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Seed bank dynamics govern persistence of Brassica hybrids in crop and natural habitats

Hooftman, Danny A.P.; Bullock, James M.; Morley, Kathryn; Lamb, Caroline; Hodgson, David J.; Bell, Philippa; Thomas, Jane; Hails, Rosemary S.. 2015 Seed bank dynamics govern persistence of Brassica hybrids in crop and natural habitats. Annals of Botany, 115 (1). 10.1093/aob/mcu213

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Abstract/Summary

Background and Aims: Gene flow from crops to their wild relatives has the potential to alter population growth rates and demography of hybrid populations, especially when a new crop has been genetically modified (GM). This study introduces a comprehensive approach to assess this potential for altered population fitness, and uses a combination of demographic data in two habitat types and mathematical (matrix) models that include crop rotations and outcrossing between parental species. Methods: Full life-cycle demographic rates, including seed bank survival, of non-GM Brassica rapa × B. napus F1 hybrids and their parent species were estimated from experiments in both agricultural and semi-natural habitats. Altered fitness potential was modelled using periodic matrices including crop rotations and outcrossing between parent species. Key Results: The demographic vital rates (i.e. for major stage transitions) of the hybrid population were intermediate between or lower than both parental species. The population growth rate (λ) of hybrids indicated decreases in both habitat types, and in a semi-natural habitat hybrids became extinct at two sites. Elasticity analyses indicated that seed bank survival was the greatest contributor to λ. In agricultural habitats, hybrid populations were projected to decline, but with persistence times up to 20 years. The seed bank survival rate was the main driver determining persistence. It was found that λ of the hybrids was largely determined by parental seed bank survival and subsequent replenishment of the hybrid population through outcrossing of B. rapa with B. napus. Conclusions: Hybrid persistence was found to be highly dependent on the seed bank, suggesting that targeting hybrid seed survival could be an important management option in controlling hybrid persistence. For local risk mitigation, an increased focus on the wild parent is suggested. Management actions, such as control of B. rapa, could indirectly reduce hybrid populations by blocking hybrid replenishment.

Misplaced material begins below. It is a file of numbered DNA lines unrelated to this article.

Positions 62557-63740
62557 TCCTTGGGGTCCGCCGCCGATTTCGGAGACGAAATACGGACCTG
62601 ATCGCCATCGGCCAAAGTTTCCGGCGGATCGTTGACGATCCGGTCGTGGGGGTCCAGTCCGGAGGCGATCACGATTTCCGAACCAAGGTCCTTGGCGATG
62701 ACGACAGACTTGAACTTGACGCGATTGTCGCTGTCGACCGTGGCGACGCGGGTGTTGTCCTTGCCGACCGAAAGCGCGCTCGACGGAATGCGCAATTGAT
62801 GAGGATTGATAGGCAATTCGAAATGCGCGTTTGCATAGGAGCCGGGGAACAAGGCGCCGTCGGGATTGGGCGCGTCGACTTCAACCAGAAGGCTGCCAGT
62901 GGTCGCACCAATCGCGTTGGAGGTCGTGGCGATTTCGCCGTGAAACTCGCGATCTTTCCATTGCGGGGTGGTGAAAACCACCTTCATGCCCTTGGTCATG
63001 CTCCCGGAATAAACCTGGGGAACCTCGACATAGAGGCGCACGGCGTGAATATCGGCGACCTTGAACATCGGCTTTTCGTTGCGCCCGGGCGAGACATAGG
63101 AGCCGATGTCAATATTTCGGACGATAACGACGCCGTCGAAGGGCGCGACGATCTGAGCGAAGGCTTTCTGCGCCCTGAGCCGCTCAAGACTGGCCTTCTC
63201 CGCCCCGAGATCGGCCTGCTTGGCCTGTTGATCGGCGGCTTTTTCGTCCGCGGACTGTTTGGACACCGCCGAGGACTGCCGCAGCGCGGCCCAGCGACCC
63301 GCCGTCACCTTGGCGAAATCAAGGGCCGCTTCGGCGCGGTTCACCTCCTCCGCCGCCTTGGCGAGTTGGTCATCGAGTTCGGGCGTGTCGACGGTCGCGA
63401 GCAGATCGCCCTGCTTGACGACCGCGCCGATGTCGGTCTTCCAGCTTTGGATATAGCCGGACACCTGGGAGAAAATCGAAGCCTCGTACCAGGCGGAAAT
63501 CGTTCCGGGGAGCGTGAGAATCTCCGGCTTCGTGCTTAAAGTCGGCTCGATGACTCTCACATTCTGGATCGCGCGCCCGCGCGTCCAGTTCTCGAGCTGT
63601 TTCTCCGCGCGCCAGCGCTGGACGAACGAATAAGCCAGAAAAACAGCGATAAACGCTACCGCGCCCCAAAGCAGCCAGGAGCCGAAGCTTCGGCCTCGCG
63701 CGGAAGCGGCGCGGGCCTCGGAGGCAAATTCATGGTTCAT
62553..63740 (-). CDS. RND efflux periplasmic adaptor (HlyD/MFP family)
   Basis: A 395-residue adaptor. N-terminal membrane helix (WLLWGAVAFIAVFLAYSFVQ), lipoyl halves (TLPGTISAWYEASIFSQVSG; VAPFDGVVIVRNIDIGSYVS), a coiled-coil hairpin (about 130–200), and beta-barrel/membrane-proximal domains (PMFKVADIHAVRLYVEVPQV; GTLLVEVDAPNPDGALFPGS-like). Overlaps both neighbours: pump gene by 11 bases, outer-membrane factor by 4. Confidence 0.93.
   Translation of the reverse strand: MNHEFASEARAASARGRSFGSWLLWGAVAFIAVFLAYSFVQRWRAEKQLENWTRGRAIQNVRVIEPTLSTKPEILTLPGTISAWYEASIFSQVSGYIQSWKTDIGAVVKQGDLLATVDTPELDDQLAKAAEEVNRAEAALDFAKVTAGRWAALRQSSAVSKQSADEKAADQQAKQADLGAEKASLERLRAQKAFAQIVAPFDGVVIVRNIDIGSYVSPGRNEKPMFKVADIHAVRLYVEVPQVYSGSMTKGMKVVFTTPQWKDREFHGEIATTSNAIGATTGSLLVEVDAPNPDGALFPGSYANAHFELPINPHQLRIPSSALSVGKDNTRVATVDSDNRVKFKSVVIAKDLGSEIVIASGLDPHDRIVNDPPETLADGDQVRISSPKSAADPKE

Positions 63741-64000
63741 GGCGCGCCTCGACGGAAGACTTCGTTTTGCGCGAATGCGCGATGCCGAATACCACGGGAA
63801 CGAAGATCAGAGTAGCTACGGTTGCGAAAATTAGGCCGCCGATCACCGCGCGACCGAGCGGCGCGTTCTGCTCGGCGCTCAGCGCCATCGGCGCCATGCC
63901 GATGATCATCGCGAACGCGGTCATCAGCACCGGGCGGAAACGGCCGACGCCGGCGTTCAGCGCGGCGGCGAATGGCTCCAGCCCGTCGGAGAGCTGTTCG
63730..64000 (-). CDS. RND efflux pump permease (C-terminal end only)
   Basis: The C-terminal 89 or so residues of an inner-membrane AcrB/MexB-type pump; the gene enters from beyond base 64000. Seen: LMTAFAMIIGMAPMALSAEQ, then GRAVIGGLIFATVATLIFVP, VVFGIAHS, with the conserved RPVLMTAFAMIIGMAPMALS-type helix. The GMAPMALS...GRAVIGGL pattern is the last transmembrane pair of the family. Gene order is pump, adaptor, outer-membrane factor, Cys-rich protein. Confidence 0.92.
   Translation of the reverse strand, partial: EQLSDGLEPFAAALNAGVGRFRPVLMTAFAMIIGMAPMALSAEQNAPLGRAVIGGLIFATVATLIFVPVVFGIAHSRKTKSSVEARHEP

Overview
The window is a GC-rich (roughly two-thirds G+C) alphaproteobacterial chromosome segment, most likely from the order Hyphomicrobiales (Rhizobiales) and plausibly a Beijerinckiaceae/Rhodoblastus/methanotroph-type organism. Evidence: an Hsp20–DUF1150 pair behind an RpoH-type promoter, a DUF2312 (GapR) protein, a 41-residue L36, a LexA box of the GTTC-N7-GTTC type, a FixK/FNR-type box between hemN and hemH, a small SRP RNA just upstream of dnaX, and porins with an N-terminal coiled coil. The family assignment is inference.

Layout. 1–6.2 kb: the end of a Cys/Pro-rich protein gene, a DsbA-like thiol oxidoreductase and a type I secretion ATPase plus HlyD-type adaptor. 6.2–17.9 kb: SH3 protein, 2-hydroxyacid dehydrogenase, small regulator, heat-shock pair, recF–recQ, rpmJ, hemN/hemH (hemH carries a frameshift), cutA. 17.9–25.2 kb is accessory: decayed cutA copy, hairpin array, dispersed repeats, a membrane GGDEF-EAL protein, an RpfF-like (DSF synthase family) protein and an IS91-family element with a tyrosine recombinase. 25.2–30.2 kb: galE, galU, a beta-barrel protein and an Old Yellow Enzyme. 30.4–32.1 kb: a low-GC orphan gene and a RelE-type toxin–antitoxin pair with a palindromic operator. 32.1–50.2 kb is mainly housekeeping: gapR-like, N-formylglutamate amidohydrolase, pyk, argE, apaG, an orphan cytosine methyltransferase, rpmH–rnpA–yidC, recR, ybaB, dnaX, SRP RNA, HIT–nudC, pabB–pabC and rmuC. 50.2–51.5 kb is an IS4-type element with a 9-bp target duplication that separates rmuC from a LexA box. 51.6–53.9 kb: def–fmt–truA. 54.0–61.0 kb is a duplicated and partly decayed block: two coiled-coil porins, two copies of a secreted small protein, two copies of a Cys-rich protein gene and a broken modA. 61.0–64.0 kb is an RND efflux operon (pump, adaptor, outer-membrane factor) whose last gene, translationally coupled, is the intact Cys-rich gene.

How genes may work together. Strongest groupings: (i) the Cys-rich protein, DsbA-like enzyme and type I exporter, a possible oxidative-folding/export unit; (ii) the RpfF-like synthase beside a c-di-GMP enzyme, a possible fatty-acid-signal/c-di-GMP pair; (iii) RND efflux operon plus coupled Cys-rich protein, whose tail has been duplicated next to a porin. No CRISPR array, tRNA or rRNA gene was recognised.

Item Type: Publication - Article
Digital Object Identifier (DOI): 10.1093/aob/mcu213
CEH Sections: Directors, SPCs
Pywell
ISSN: 0305-7364
Additional Information. Not used in RCUK Gateway to Research.: Open Access paper - Official URL link provides full text
Additional Keywords: Brassica napus, Brassica rapa, demography, fitness, gene flow, genetically modified plants, hybridisation, introgression, management, crop rotation
NORA Subject Terms: Ecology and Environment
Botany
Date made live: 05 Dec 2014 12:06 +0 (UTC)
URI: http://nora.nerc.ac.uk/id/eprint/508440

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